How To Write A College Essay
This guide will help you write a college essay. Use it to help you plan your college essay, write your essay, and format your college essay.
What is a college essay?
The term 'college essay' (or 'college application essay') usually refers to a critical writing assignment required by a college as part of their admissions procedure. When you apply to college, the institution will see a great deal of impersonal information about you - for example, your grades, test scores and recommendations from your previous schools. However, this doesn't tell the college very much about you as a person and so, the College will often set a written assignment.
Various types of assignment may be set for you - often they require some self-analysis to show people something about yourself personally. For example, you may be asked "tell us about you" or "what do you hope to achieve in life?". These questions, on the face of it, seem quite simple but in fact, are difficult because they require that you analyze questions you have asked yourself personally, and the answers you have found to those questions.
In addition to telling your proposed college something about yourself, you will also be demonstrating your ability to write well and to evaluate the question set. Further, the college will be looking for evidence of particular skills or traits that they value in their students.
Planning your college essay
The first step is to decipher the question. What is being asked of you?
Let's take, for example, the question: "What do you hope to achieve in life?"
First off, guaranteed, the college doesn't just want to hear how you want to play on stage with Tenacious D. Whilst this would be a formidable achievement, it doesn't tell the college very much about your values or aspirations. The sort of aspirations you want to include, in order, are:
- Academic - What level do you want to study to? What subjects interest you? Why? Who do you admire in the academic field? Why?
- Personal - What are your core values? (No, what are they really? Don't just make them up - relate them to specifics in your life. If a core value is protecting the environment, are you a volunteer? Do you help out? Do you do anything to help the environment at all? If not, don't include that. If a core value is caring for others, how do you do this? Do you visit older people who don't have any relatives and spend some time with them? Do you help care for members of your family? Be specific!) How do you hope to grow as a person? What qualities do you want to develop? Why? How do you hope to achieve this?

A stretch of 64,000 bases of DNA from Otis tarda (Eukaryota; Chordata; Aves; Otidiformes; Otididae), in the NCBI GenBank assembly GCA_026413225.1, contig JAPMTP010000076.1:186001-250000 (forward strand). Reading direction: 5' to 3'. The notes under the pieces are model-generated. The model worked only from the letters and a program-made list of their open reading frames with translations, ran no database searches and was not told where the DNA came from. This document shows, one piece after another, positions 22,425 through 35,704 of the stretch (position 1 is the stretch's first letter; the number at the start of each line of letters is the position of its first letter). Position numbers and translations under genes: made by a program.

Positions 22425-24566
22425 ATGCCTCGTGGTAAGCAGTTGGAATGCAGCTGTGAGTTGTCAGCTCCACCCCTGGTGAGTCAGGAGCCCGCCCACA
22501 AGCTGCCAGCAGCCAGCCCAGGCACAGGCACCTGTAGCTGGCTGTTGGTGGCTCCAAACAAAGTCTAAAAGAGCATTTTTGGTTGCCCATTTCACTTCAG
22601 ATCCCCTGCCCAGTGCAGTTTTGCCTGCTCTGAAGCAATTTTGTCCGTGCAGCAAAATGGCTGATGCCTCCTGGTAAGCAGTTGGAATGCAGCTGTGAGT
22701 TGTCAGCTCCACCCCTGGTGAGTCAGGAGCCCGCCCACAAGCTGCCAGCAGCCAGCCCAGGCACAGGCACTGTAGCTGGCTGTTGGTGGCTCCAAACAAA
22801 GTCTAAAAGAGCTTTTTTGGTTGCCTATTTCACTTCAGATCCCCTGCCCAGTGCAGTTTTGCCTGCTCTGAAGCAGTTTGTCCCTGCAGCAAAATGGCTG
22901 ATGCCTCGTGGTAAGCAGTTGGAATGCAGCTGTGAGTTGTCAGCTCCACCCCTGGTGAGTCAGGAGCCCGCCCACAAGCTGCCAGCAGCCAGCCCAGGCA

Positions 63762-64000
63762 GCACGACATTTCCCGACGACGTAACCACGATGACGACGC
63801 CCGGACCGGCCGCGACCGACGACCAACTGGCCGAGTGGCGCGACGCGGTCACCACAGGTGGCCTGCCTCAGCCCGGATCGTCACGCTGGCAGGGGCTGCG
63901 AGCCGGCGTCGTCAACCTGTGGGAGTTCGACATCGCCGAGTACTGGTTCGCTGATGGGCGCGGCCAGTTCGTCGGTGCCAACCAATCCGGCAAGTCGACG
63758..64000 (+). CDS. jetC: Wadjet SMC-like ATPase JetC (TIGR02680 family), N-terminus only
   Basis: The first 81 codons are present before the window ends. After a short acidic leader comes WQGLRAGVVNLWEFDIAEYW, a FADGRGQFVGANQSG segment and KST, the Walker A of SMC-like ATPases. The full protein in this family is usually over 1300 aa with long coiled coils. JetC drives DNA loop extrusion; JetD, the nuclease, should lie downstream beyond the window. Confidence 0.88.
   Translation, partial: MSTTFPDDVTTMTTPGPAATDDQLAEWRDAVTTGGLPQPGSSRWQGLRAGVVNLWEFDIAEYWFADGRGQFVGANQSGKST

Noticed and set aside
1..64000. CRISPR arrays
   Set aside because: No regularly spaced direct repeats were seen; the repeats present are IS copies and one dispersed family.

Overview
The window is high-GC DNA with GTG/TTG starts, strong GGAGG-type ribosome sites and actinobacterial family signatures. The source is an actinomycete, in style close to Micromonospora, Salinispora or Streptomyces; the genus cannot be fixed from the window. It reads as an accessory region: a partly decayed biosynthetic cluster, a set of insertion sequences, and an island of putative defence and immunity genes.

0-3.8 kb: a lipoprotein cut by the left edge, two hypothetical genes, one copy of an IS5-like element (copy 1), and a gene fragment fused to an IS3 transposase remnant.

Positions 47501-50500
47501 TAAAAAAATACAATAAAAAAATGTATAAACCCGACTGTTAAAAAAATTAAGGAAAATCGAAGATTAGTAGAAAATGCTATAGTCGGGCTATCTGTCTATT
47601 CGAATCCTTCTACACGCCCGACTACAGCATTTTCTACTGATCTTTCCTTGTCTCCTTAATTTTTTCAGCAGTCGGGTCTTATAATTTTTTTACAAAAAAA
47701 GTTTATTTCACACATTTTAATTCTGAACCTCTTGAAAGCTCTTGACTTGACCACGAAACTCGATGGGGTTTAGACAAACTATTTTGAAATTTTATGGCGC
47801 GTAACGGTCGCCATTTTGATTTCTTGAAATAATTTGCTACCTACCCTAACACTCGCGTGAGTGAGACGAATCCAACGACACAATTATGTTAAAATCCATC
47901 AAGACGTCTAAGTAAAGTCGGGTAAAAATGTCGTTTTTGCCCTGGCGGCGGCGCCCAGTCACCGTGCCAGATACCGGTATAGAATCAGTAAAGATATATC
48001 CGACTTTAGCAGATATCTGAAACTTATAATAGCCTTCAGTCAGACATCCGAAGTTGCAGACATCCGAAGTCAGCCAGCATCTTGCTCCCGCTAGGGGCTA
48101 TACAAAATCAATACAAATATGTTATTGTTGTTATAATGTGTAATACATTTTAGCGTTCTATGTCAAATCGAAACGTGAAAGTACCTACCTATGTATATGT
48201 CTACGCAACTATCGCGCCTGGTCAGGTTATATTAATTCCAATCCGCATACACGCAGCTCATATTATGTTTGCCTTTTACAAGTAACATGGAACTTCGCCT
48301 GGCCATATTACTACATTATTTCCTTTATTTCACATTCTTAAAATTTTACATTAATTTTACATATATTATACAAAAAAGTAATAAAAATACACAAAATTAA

- Interests - Here's where you can include your dream of playing with Jack Black but relate it to your interests (for example, that you're a keen musician and love sharing your music with others)
Create a brief structure of what you plan to include in your college essay. Unlike a regular essay, the introduction and conclusion will be very short. So you need to list the points you are going to make and the specifics you are going to mention in support of those points.
Writing your college essay
If you have a good structure planned out, writing your college essay won't take too much additional effort. You just need to flesh out the points you have listed and ensure they are supported by specifics and examples. If you're writing a college essay with a similar title to our example, don't forget that the idea is to provide an honest reflection of your strengths and weaknesses. The College is looking for strong values, honest self-criticism, a positive, determined attitude and other such traits that make a good student. They are not looking for the perfect person, nor are they interested in someone who can only identify their strengths and not their weaknesses, or vice versa.
Formatting, editing and proofreading your college essay
When you've finished writing out your college essay, you need to go back over the material and cut out anything unnecessary.
This includes getting rid of:
- Pointless, empty statements. For example: "I am a dedicated, hardworking and honest person". Great. Anyone can write this and such statements frequently appear in CVs and on job applications but they mean nothing. You can instead demonstrate how dedicated, hardworking and honest you are by providing specific examples of your achievements and the things you do to practice these qualities.
- Unnecessary or emotive description. For example: "I spent last summer undergoing intensive training on a grueling law course". Your college essay really doesn't need to be so emotionally charged and the college will be well aware of the demands of a law course, without you having to spell it out for them.
- Colloquial or unnecessary expressions. For example, "On the other hand" .. "I called it a day" .. "I hadn't a clue" .. "I couldn't make head or tail of it". These have a place, but not in a college essay.
Before you decide that you've actually finished, read over your essay and ask yourself if it's interesting. Would it stand out on a pile of 2,000 applications? Is it exceptionally well written, concise, of a sufficient length (without being too long) and a true reflection of you as a person? If not, go back and revisit the writing stage, adding in or taking out material that doesn't meet these requirements.
Finally, don't forget to proofread your college essay carefully. Read it out loud, give it to a friend or relative to read out loud, run a spelling check and a grammar check if you have a word processing program like Microsoft Word - ensure your presentation is neat and well formatted and ensure that you have complied with any guidelines that the College provide.
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